When it comes to cable TV, Boston is practically Comcast Corp.’s town. So it’s a good bet that Comcast is planning to make a big splash Monday at The Cable Show, the annual gathering of the cable television industry, which is being held at the Boston Convention & Exhibition Center.
Running through Wednesday and expected to draw more than 13,000 attendees, the event is the perfect opportunity for Comcast to reveal, as is widely expected within the cable industry, that Boston will be the first major city to get the company’s newest gee-whiz technology: its next-generation combination cable box, Internet-enabled programming guide, and digital video recorder.
“People at the show will be talking about innovation in the delivery of services and improving the viewer experience, and the Comcast announcement will fit right in with those discussions,” said Will Richmond, editor of VideoNuze, an online publication based in Newton.
Comcast won’t confirm whether it will make the announcement, but websites like Light Reading Cable, which report on the industry, are abuzz with speculation that the company will use the occasion to anoint Boston as home of the new product, which the company refers to as X1.
The new cable box and video platform, which has been tested in Augusta, Ga., will reportedly feature a connection to the Internet robust enough to support the service.
In a blog post last year, Comcast said X1, then known as Xcalibur, was meant to “take everything we’ve learned from the Web and tablets and bring it right back to your TV screen ... We’ll be able to bring apps, social media, and other popular features to the market faster.”
The convention in Boston is being hosted by the National Cable & Telecommunications Association and will feature a showroom floor with more than 250 exhibitors. Also at The Cable Show: the second annual Imagine Park, a venue designed to showcase innovative new products and services. More than 40 companies will participate in panels and demonstrations, and college teams will compete to create new tablet or smartphone applications that will leverage broadband technology. An App Pond, designed to reference the city’s Frog Pond, will host more than 30 cable-oriented mobile apps, and a Start-Up Alley will feature Boston-area technology companies with new applications and services.
And there will be celebrities, including cable TV stars like Conan O’Brien, host of “Conan” on the cable network TBS.
Michael Powell, a former Federal Communications Commission chairman who now heads the cable association, said the goal of this year’s event is “to get people to see cable as much more than television. We are sort of the connective tissue that connects people to the Internet, to iPads, to Xboxes, to smartphones.”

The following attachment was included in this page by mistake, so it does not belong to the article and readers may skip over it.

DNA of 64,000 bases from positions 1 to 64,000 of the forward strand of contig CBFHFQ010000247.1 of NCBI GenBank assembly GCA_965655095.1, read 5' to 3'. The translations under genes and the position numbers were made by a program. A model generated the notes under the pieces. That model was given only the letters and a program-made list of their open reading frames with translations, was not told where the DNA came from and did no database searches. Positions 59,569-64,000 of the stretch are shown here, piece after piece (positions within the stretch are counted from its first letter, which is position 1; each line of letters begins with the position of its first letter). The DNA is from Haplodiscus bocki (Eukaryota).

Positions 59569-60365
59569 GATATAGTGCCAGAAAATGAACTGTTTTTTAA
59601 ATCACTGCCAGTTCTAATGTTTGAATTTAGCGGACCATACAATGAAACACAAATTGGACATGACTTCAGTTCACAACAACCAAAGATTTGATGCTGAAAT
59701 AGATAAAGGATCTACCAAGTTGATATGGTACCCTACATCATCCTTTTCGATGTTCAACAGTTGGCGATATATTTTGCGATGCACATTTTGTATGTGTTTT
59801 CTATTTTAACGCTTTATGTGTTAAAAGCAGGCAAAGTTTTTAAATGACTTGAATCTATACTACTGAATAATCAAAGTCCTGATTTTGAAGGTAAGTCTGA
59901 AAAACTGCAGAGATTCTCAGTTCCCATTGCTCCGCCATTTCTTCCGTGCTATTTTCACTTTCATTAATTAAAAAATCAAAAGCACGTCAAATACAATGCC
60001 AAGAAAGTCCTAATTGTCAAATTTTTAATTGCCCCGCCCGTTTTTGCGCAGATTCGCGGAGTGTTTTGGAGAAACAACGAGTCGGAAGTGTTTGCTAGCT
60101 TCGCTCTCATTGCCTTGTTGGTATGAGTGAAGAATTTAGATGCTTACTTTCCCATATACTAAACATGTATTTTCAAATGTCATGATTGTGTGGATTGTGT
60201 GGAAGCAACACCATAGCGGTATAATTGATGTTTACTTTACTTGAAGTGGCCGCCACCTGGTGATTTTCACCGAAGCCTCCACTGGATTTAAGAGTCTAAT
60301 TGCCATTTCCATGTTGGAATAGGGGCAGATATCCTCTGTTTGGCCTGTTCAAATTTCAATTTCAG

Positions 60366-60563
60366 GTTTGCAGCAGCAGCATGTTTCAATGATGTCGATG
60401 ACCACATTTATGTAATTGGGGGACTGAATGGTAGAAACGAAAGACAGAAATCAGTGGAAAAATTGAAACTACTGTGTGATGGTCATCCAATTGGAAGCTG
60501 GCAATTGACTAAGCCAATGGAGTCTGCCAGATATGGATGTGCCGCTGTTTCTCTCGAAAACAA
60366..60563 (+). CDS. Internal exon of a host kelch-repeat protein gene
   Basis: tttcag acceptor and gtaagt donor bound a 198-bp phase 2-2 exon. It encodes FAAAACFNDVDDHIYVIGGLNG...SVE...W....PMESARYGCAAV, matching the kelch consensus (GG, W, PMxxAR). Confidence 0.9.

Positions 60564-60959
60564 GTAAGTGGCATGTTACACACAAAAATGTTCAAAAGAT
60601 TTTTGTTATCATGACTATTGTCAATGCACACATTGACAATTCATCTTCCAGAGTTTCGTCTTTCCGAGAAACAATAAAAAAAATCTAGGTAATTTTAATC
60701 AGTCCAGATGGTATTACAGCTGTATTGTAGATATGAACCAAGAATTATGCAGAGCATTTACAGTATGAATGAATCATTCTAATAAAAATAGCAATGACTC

A “dynamic, competitive cable market,” Boston is a fitting host for the cable industry convention, said analyst Ian Olgeirson of SNL Kagan, a research firm in Charlottesville, Va.
Olgeirson said that because the Boston suburbs were an early market for the Verizon FiOS cable service, which challenged Comcast’s Xfinity in markets where both were available, the area has been “a crucible for competition.”
Comcast has 1.8 million customers in Greater Boston and is by far the largest provider of cable in the city itself, where it serves 165,000 subscribers. RCN, its only competition in the city other than satellite services, serves around 16,000 customers in Boston.
The city has been a cable policy battleground over the last few years, sparked by Mayor Thomas M. Menino’s contention that Boston residents endure higher rates because there is little effective competition in the city. Menino had hoped that Verizon’s FiOS network would come to Boston and provide the competition that would keep rates down, but the service never came to the city.
In late March, Menino asked the Federal Communications Commission to block Comcast from selling valuable wireless radio bands to the telecom company Verizon Wireless. The deal would clear the way for providers to sell each other’s services in package deals that would include voice telephone, cellular service, television, and Internet access. Menino said that would effectively turn the two competitors into business partners and reduce the likelihood that Verizon Communications Inc., which owns 55 percent of Verizon Wireless, would bring its FiOS cable TV service to Boston.
The FCC is still reviewing that proposed deal. However, in April, the agency complied with another Menino request, allowing the city to regulate basic cable rates. Comcast has appealed that ruling.
Mike Lynch, the city’s cable director, said he does not expect policy disagreements to overshadow the cable industry convention’s stay in Boston.
“It’s kind of like a family wedding,” he said. “We’ve had disagreements, but at the end of the day, cable has invested in the city, and it has provided us with an immense array of services, which is more than the phone company has done. I’m definitely going over there for the policy discussions, and to see what’s next.”
D.C. Denison can be reached at firstname.lastname@example.org.